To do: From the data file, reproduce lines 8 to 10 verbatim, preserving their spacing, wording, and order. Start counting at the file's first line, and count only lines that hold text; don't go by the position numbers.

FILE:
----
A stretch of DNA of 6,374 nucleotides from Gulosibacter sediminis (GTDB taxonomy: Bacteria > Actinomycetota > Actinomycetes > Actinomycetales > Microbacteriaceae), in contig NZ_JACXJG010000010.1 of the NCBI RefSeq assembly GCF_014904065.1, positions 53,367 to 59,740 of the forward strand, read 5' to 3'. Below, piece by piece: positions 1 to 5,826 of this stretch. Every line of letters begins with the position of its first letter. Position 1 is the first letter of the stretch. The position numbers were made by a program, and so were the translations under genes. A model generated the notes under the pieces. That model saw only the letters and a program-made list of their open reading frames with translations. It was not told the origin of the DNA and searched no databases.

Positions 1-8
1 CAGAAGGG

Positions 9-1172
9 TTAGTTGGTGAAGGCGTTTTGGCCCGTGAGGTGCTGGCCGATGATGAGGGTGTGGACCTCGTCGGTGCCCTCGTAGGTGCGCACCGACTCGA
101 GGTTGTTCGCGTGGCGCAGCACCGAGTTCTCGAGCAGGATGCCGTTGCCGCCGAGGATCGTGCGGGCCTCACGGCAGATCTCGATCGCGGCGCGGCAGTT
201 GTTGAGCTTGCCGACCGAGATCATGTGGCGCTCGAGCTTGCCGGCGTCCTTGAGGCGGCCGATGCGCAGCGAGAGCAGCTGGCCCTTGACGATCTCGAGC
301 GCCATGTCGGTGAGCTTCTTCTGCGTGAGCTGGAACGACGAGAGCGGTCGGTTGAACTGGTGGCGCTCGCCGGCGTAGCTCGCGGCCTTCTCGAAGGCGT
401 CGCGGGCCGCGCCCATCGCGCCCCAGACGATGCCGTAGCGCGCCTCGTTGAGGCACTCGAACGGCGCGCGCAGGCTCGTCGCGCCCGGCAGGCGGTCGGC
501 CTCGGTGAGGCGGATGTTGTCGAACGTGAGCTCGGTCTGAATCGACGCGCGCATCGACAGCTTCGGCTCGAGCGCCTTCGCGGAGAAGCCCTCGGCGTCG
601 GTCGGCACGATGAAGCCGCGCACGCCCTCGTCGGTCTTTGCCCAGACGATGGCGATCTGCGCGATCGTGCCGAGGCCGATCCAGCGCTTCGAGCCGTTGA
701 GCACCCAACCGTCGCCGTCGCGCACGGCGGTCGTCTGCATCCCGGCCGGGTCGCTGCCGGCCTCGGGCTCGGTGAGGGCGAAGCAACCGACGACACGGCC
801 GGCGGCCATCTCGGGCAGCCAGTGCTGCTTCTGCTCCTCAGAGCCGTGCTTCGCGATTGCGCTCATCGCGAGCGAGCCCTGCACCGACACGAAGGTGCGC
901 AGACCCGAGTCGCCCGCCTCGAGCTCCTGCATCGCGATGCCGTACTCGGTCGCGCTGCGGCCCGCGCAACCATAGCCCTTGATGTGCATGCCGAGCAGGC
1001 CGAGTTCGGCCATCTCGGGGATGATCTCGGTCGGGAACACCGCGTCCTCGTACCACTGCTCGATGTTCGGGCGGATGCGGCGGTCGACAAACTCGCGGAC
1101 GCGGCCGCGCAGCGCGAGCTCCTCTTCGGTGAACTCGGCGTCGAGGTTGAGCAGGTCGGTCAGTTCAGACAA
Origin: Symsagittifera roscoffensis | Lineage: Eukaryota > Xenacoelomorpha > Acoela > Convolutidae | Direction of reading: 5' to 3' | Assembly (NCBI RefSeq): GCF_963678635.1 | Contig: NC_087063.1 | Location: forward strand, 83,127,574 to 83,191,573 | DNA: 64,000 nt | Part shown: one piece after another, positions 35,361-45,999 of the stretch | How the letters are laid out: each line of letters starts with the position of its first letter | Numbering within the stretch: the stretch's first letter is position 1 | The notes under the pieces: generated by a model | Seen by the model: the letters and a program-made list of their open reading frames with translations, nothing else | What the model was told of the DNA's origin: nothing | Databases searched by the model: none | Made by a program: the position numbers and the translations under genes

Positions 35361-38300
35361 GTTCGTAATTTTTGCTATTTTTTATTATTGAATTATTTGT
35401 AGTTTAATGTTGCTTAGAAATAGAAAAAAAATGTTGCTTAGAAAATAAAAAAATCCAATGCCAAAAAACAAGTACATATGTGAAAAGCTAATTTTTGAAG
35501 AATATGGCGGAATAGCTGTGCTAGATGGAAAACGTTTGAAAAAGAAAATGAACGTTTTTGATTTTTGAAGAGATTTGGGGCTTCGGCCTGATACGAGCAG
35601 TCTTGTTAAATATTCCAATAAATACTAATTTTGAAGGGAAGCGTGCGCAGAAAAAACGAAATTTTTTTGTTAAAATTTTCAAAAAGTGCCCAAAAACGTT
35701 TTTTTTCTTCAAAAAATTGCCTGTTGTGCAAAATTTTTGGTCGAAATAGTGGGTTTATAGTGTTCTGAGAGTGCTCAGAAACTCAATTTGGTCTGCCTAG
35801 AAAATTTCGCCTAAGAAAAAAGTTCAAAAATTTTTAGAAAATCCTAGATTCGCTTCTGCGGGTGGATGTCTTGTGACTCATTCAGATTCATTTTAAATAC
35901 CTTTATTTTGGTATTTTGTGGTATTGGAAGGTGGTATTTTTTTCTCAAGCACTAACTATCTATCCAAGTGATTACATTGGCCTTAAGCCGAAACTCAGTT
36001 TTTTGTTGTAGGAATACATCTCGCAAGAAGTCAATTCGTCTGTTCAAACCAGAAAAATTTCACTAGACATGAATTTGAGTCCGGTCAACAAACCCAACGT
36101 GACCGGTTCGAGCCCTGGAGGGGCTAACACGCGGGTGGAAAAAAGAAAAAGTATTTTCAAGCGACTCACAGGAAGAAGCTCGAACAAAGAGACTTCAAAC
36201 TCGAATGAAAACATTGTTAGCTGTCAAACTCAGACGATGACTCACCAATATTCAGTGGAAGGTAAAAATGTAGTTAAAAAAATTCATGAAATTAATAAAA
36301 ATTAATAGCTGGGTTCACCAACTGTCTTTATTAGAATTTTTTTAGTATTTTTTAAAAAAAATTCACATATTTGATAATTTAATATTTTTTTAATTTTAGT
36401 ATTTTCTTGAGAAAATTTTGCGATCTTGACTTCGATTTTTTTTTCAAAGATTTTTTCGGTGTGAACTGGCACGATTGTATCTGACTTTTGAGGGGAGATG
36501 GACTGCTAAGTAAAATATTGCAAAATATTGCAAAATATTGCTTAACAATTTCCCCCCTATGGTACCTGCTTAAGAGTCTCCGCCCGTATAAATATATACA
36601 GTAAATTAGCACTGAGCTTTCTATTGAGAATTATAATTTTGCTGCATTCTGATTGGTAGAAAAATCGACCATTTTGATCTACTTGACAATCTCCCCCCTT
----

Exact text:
301 GCCATGTCGGTGAGCTTCTTCTGCGTGAGCTGGAACGACGAGAGCGGTCGGTTGAACTGGTGGCGCTCGCCGGCGTAGCTCGCGGCCTTCTCGAAGGCGT
401 CGCGGGCCGCGCCCATCGCGCCCCAGACGATGCCGTAGCGCGCCTCGTTGAGGCACTCGAACGGCGCGCGCAGGCTCGTCGCGCCCGGCAGGCGGTCGGC
501 CTCGGTGAGGCGGATGTTGTCGAACGTGAGCTCGGTCTGAATCGACGCGCGCATCGACAGCTTCGGCTCGAGCGCCTTCGCGGAGAAGCCCTCGGCGTCG